- vSAN differentiates between failed components and removed components, known as DEGRADED and ABSENT internally. The idea is that an admin might be rebooting a server, changing a network, or moving around stuff — and the component is missing only temporarily and is expected to return shortly — so no need to do a full reprotect.
- If vSAN detects a hard device failure (e.g. a failed disk drive or controller), it declares DEGRADED and immediately begins reprotecting data using other resources in the cluster. If instead vSAN detects that a good component has simply gone missing (e.g. ABSENT) it waits 60 minutes before deciding it’s gone for good and starts reprotecting. This value is configurable.
- Protection against network partitions is done through a quorum voting algorithm. If the network partitions for some reason, >50% of the votes for a given storage object is needed to allow reads and writes to proceed. This protects against split-brain syndrome.
There’s much more detail available, of course, but these are the core concepts.
7. I ran a single VM against a single VMDK, and didn’t find performance all that impressive. What’s going on?
That’s not a surprise, really. vSAN is designed to be a shared storage service for an entire cluster, and not individual VMs. Many storage arrays will spread a given VMDK around many disks using striping or their file system, which gives great performance to a single VM, but loses effectiveness when there are many VMs all competing for the same capacity devices.
You can achieve a similar effect with vSAN by setting the striping policy to a higher number. This will be effective for smaller numbers of VMs, but loses effectiveness if the entire cluster is busy. However, we’d encourage you to test what you actually plan to use — which most often is multiple VMs on a cluster, each doing different things.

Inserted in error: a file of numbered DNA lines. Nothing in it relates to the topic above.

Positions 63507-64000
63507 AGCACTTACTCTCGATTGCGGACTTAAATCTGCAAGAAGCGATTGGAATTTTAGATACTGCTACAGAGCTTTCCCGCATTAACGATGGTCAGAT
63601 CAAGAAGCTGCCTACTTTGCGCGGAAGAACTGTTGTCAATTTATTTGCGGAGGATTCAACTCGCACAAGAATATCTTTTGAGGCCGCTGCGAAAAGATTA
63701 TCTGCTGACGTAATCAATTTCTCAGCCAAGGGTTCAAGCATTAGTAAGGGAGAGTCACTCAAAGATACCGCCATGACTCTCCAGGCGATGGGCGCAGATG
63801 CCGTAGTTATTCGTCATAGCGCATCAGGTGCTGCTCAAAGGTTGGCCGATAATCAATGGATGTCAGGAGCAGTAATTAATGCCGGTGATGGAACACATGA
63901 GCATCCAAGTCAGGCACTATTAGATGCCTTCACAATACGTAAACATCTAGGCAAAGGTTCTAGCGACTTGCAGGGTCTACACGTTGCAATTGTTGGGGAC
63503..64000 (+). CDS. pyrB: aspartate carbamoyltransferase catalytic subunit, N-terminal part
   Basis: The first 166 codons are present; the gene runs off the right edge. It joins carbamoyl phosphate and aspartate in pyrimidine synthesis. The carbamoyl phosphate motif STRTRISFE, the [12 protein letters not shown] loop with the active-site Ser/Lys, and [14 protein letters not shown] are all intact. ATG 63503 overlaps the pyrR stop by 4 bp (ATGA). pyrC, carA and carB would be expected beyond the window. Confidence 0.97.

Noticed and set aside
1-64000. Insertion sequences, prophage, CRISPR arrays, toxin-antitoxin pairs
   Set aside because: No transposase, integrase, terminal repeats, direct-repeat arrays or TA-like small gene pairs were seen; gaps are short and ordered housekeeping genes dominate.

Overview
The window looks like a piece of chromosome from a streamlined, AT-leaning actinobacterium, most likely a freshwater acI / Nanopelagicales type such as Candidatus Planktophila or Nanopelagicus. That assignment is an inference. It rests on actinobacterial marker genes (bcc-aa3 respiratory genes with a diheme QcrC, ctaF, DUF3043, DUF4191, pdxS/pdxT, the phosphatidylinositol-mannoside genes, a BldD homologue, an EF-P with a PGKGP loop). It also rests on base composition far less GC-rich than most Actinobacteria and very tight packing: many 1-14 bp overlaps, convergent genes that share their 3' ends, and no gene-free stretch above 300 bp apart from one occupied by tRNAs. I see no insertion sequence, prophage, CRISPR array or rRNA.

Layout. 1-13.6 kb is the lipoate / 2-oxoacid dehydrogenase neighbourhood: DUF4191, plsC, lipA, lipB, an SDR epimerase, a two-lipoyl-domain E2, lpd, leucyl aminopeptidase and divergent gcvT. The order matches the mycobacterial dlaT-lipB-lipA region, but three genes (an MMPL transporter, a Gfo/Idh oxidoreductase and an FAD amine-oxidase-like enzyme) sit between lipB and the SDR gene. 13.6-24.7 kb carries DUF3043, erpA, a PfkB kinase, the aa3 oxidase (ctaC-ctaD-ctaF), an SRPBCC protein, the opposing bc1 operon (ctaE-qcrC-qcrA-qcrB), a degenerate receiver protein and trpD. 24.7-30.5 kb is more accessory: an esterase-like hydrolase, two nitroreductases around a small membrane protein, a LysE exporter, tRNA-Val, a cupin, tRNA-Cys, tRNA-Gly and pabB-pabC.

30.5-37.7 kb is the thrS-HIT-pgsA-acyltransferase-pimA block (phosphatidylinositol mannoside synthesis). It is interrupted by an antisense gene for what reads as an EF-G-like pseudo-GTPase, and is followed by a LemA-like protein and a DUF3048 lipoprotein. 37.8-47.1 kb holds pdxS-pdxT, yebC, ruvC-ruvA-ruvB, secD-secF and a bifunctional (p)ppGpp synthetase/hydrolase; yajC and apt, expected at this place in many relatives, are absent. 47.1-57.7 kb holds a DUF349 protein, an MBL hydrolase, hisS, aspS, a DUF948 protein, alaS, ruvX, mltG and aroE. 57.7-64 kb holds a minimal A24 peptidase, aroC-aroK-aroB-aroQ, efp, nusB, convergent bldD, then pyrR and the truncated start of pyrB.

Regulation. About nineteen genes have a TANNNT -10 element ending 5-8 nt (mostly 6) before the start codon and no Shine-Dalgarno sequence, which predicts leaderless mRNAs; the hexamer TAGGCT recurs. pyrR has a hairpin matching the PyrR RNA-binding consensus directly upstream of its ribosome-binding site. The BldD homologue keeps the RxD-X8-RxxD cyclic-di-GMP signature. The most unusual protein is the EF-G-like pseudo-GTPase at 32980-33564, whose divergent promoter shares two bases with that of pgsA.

8. My storage team is interested in managing vSAN — what tools do you have for them?
Well, vSAN was mainly designed to be managed by vSphere administrators.
That’s one of its unique strengths — no specialized storage skills required.
However, in some situations, there’s a preference to have the storage team continue to do this job. Today, they would have to use the same tools as the vSphere administration team. A few customers have decided to go this way, and it seems to be working for them.
9. Why don’t you have deduplication and compression?
Well, this is no longer true. With the introduction of vSAN 6.2, space efficiency features like Dedup, compression and erasure coding were introduced.
10. What backup products do you support?
There’s a long list — basically anything that supports standard VADP as a backup interface. Ask your favorite vendors.
11. What remote replication products do you support?
As vSAN doesn’t use external arrays, it doesn’t support array-based replication — all replication has to be done at the host and at an individual VM level.
In addition to VMware’s own vSphere Replication, there are also options from EMC (RecoverPoint for VMs) as well as Zerto.
12. Where are the “gotchas” for vSAN?
Generally speaking, most customer experiences have been very positive, but there are two areas worth calling out.